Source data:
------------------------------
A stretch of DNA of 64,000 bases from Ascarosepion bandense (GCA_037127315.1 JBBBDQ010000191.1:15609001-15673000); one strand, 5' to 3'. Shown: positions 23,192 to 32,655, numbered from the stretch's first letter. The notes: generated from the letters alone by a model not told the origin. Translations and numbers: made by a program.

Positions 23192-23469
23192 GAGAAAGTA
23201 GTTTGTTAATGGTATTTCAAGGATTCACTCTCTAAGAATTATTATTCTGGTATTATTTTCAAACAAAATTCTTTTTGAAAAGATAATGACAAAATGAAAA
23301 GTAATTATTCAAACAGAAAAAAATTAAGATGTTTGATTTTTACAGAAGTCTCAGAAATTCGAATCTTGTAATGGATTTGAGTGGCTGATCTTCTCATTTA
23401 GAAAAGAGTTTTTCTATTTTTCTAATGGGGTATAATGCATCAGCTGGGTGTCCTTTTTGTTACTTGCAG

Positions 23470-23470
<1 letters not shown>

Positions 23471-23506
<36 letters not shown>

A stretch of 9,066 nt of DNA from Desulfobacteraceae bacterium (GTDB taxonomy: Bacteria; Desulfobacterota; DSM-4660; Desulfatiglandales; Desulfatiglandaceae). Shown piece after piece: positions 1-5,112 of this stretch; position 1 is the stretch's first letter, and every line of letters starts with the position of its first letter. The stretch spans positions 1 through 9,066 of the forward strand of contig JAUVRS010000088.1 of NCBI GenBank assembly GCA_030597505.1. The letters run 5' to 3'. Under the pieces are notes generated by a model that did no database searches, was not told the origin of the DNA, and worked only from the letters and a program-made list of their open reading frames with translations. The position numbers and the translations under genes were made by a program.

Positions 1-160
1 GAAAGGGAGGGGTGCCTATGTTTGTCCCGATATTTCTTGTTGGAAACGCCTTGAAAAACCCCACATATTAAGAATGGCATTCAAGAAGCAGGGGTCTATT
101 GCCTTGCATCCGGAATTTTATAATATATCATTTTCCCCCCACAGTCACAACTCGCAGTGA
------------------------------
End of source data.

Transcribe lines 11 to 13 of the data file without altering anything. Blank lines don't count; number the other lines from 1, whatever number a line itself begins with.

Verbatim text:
A stretch of 9,066 nt of DNA from Desulfobacteraceae bacterium (GTDB taxonomy: Bacteria; Desulfobacterota; DSM-4660; Desulfatiglandales; Desulfatiglandaceae). Shown piece after piece: positions 1-5,112 of this stretch; position 1 is the stretch's first letter, and every line of letters starts with the position of its first letter. The stretch spans positions 1 through 9,066 of the forward strand of contig JAUVRS010000088.1 of NCBI GenBank assembly GCA_030597505.1. The letters run 5' to 3'. Under the pieces are notes generated by a model that did no database searches, was not told the origin of the DNA, and worked only from the letters and a program-made list of their open reading frames with translations. The position numbers and the translations under genes were made by a program.

Positions 1-160
1 GAAAGGGAGGGGTGCCTATGTTTGTCCCGATATTTCTTGTTGGAAACGCCTTGAAAAACCCCACATATTAAGAATGGCATTCAAGAAGCAGGGGTCTATT